3archlab’s concrete courtyard house is positioned against a cliff

On the front facade, black concrete planters enclose balconies that overlook the city. Glass panelling concertinas back at each level, connecting rooms to the concrete terraces. The main body of the building is made from concrete cast with wooden formwork. The external stairwell, constructed from concrete and stone, wraps around the courtyard and a large tree that grows in its centre. 3archlab   designed the three-bedroom dwelling, called   Casa BC, for a site in Mexico City that is hemmed in to the rear by a stoney cliff wall and at its sides by neighbouring properties. “We used existing stone and wooden formwork, and respected the site topography to create terraces and platforms,” Cohen told Dezeen. Three bedrooms, bathrooms and a TV room sit beneath that, and on the lowest storey there is a   cellar, gym and spa, and a garden that runs partially below the house. Cupboards built into the stairs creates storage for the kitchen. On the interior, a pine staircase provides access between   the garage, kitchen and TV room in inclement weather. At the bottom level, the courtyard stretches underneath the house as series of shallow steps, which gradually descend down to the front of the house. The area is backed by an existing stone wall that reaches up the face of the cliff. “We used mainly ferns in the garden and in the pots that surround all of the rooms to help us create spaces in connection with nature,” said the architect. First level –   click for larger imageSecond level –   click for larger imageThird level –   click for larger imageFourth level –   click for larger imageRoof level –   click for larger imageCross section one – click for larger imageCross section two –   click for larger imageLong section –   click for larger imageFront elevation – click for larger imageBack elevation –   click for larger image Three flights of stairs – one in the courtyard and two inside the building – connect the four levels and are designed as independent structures in a mixture of black concrete, stone and pine wood. “They wanted the house to help them disconnect from the city, like a summer or vacation house,” said studio architect Emilio Ades Cohen. Related story: Concrete tunnel extends through an old stone wall at Leyva 506 house by APT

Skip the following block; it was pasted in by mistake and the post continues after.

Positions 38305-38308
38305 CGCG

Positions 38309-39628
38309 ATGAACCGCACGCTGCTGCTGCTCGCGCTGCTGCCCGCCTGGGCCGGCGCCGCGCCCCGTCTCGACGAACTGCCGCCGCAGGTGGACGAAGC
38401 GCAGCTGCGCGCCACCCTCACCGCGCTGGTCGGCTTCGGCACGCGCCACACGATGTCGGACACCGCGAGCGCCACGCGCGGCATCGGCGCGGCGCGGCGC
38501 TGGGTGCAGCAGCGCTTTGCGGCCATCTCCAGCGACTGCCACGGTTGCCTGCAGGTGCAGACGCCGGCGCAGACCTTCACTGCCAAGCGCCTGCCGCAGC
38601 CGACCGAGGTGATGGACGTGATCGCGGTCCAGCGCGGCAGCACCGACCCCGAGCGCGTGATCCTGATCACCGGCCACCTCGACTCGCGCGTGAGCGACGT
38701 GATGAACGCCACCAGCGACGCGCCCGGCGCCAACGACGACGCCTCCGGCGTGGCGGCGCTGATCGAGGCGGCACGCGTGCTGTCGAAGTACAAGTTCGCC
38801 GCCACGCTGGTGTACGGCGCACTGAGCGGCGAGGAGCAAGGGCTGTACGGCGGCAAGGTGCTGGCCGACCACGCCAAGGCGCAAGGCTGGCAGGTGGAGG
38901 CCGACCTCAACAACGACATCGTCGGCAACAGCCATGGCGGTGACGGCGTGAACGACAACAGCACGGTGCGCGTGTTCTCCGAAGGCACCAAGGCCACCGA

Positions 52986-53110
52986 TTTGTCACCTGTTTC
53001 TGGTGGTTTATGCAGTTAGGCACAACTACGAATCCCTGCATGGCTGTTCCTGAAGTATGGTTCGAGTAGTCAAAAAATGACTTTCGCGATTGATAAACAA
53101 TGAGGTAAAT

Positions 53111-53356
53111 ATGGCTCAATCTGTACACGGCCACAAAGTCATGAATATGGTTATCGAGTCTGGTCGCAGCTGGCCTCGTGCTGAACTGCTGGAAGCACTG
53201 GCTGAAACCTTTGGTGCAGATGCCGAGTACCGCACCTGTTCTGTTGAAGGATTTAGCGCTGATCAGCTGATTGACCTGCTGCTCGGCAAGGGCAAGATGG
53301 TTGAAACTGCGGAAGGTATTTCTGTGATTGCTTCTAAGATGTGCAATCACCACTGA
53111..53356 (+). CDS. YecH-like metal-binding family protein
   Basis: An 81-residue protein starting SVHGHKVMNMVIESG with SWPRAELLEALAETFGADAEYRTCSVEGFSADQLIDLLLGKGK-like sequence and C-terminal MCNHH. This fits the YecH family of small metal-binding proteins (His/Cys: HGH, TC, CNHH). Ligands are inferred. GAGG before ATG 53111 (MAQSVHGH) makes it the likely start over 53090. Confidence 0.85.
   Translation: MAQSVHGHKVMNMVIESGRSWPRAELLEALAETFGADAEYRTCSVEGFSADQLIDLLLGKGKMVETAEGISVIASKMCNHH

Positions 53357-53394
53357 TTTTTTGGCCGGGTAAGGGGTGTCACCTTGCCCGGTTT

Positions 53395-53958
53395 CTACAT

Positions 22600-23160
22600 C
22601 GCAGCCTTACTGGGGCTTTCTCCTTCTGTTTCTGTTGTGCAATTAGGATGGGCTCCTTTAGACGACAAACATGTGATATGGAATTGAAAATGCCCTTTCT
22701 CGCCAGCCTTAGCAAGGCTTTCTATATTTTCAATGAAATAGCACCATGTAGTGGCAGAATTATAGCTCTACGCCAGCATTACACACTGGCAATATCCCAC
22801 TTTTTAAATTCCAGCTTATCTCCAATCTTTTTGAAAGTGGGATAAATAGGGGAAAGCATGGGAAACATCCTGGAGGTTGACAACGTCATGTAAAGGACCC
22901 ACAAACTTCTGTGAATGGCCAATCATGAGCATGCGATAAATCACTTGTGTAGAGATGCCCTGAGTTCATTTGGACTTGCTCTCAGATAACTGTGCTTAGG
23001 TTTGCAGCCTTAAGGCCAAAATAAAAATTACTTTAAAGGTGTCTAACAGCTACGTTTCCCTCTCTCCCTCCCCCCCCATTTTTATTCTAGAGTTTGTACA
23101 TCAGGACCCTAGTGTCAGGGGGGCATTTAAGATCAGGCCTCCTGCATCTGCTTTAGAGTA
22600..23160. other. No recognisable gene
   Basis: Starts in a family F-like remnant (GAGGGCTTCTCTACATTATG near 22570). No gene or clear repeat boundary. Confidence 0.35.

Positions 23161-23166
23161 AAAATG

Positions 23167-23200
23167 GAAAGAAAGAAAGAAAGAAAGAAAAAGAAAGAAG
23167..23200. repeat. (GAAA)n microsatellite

Approached by a client who   asked for a home that had an “extreme relationship with nature” with “every space surrounded by it,” the architects came up with a house that connects at every floor to an outdoor courtyard sandwiched, between the back of the house and the cliff-face.

Updated: 05.11.2014 — 16:39